This article was taken from the Sunshine Coast Council Website – Factsheet 21/11/2017
Mosquito bites are not just a nuisance – they also have the potential to pass on disease to humans. This information sheet is for residents and visitors outlining information on local mosquito prevalence and control measures to reduce the risk of disease transmission.
When are mosquitos a problem?
The long term trend for mosquito species abundance on the Sunshine Coast is represented in the graph below.
The high levels of mosquitos are typically recorded during December to April each year and represent increased nuisance levels, peaking in February and March. This reflects the increased abundance of saltmarsh mosquitoes (Aedes vigilax) through summer and the increasing populations of freshwater breeding mosquitoes that proliferate in temporary pooling water such as backyard pots and old palm fronds during the late summer/autumn wet season. The cooler months from May to September typically have very low to no mosquitoes.
The Saltmarsh mosquito
The saltmarsh mosquito is the most common of the species throughout this area due to the connections to the Pumicestone Passage through the State Forrests and the Coochin, Coonowrin and Tibrogargan Creek corridors. This species has a nuisance range of 10km+ from its breeding habitat as shown in the attached map with the railway towns being within range, but on the outer edge of this zone. Mosquitoes typically reach nuisance levels 7 to 10 days after the full and new moon tides through the warmer months, persisting for 2-3 weeks. These tides occur every fortnight between September and April.
Other less common species also emerge in large numbers directly from State forestry areas where pooling water is found after rain events and can persist for several weeks.
With E-SE trade winds and the natural connections to breeding habitat provided by the creeklines through the State forestry these railway towns experience greater and more frequent impacts then areas further inland.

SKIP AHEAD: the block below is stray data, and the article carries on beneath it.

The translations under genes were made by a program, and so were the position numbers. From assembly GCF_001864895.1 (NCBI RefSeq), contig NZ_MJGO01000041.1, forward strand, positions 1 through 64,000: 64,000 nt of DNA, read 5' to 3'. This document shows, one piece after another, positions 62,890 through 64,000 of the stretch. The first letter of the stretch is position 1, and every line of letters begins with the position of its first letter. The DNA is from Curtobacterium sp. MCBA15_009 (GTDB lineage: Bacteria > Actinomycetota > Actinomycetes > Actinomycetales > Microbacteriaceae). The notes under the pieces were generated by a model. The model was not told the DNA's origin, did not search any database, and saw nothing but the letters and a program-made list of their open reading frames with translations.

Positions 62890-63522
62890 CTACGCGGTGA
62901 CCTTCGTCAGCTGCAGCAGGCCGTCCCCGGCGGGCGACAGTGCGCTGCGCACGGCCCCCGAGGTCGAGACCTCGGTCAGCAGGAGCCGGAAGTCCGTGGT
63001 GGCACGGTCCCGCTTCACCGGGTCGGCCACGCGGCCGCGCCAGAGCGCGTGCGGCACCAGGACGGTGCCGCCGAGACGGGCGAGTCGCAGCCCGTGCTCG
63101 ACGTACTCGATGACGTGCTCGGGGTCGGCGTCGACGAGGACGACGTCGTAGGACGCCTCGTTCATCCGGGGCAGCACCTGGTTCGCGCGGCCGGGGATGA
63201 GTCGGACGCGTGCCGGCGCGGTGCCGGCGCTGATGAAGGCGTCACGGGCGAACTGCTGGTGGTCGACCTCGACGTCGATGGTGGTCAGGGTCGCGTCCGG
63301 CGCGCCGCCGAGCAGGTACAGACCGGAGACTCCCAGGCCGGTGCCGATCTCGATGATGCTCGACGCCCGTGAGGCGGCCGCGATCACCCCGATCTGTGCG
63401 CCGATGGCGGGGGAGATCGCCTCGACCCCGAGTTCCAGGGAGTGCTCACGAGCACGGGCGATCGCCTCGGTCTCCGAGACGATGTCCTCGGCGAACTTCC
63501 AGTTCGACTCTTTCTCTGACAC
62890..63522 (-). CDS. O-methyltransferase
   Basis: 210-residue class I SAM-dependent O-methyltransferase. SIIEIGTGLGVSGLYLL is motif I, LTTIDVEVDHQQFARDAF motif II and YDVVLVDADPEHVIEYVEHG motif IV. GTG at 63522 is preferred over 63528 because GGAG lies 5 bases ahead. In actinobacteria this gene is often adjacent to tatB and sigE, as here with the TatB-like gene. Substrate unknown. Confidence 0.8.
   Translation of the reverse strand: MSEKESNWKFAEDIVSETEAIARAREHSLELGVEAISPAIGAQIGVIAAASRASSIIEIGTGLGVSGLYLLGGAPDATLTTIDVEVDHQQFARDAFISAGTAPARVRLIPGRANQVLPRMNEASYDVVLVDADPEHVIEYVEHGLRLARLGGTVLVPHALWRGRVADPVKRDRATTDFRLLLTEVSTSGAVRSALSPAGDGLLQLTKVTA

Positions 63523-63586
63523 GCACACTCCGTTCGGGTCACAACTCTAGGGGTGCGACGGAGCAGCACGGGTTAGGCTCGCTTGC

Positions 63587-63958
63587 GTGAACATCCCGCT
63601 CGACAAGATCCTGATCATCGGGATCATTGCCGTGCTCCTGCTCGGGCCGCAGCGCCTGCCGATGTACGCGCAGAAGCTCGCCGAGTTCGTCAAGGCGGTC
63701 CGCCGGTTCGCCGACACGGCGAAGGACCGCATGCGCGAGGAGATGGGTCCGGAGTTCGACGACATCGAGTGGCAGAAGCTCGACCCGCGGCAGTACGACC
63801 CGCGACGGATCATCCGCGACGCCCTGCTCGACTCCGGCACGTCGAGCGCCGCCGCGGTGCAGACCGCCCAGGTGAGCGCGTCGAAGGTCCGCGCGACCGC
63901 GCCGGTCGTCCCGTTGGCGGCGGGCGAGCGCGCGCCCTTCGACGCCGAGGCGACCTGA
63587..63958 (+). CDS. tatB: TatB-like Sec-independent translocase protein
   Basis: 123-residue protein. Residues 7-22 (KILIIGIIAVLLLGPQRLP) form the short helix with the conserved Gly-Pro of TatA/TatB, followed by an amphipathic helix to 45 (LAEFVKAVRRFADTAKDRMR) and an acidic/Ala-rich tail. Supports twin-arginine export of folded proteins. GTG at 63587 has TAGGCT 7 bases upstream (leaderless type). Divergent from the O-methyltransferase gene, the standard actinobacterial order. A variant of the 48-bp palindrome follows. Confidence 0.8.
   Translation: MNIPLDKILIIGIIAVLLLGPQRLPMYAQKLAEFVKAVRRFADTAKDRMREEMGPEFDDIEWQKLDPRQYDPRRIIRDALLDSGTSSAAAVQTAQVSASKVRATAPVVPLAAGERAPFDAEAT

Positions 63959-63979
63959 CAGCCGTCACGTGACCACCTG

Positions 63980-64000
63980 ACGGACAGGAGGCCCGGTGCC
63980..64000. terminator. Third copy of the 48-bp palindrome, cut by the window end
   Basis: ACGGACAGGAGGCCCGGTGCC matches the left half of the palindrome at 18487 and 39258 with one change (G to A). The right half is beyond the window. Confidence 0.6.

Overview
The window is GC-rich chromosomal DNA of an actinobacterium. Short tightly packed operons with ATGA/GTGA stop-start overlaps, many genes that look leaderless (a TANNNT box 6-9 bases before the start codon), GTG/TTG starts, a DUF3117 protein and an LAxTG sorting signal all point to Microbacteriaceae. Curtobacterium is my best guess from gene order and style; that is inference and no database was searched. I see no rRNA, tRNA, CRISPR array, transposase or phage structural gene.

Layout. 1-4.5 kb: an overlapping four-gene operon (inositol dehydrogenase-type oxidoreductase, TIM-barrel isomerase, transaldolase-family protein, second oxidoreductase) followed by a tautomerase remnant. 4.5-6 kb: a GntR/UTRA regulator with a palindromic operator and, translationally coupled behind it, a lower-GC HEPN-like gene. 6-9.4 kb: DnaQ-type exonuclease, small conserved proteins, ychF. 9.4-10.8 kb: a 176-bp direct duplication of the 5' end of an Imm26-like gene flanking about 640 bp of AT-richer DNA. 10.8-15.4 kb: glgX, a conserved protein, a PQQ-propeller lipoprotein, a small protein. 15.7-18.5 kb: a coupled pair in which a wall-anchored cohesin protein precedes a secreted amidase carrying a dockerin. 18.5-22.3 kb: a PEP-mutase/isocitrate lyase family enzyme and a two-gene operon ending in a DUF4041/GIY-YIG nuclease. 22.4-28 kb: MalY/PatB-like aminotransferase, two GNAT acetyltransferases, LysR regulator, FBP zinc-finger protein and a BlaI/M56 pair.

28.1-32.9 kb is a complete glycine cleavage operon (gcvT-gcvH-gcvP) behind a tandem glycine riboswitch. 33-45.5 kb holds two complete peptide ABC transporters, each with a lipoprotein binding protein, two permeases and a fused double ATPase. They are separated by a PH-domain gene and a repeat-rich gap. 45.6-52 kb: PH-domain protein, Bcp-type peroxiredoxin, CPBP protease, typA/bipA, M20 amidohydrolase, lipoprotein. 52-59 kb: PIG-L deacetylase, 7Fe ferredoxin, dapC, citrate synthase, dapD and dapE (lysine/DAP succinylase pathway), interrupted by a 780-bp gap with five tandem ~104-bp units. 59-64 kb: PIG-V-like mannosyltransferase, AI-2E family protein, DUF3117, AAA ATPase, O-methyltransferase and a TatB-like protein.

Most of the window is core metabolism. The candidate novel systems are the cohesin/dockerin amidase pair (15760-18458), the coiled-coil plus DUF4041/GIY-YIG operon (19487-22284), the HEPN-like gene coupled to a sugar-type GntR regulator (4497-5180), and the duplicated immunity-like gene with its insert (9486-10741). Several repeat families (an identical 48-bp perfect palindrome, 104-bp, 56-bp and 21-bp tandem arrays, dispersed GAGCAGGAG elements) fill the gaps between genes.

Why do mosquitos bite?
Both male and female mosquitoes feed on honeydew, nectar, and plant juices. They use the sugar from these liquids for daily life. However, only female mosquitoes bite people and animals to get a ‘blood meal’. They need the protein and other components in the blood to produce their eggs.
What does Council do?
Council officers set weekly surveillance traps at locations in Bells Creek, Beerwah and Beerburrum analysing data to maintain knowledge of what species are currently impacting these southern areas. This helps us understand where the weekly issues are originating from and current status of disease vector risks.
In addition the saltmarsh breeding areas (shaded red on the map) are surveyed weekly to determine what the current larval levels of the key ‘saltmarsh’ species are and when the best time/day is for targeted broad scale aerial control work.
Larvacide control work is done which targets larvae at the source with an average of 90% reduction in potential mosquito numbers. The window for aerial control work is usually 24-48 hours within a 2 week tidal cycle, often managed around wind, wet weather and larval development susceptibility to control products.
Up to 12 larvacide treatments per season are done targeting breeding habitat locations thoughout the Pumicestone Passage.
Please note: Council does not spray for adult mosquitos. Qld Health guidelines advise these are only to be considered in the event of a public health outbreak (eg. Dengue).
How you can better protect yourself
Residents can play a major role in reducing the risk of mosquito disease transmission by;
- Minimise exposure in outdoor areas at dawn and dusk during peak times
- Wear appropriate clothing and using insect repellents when outside
- Removing temporary or stagnant water sources around the home each week to reduce freshwater mosquito risks
Saltmarsh mosquito nuisance range.
Please visit Councils website for further information on when upcoming treatments of the saltmarsh areas are scheduled and ways to better protect you and your family at home.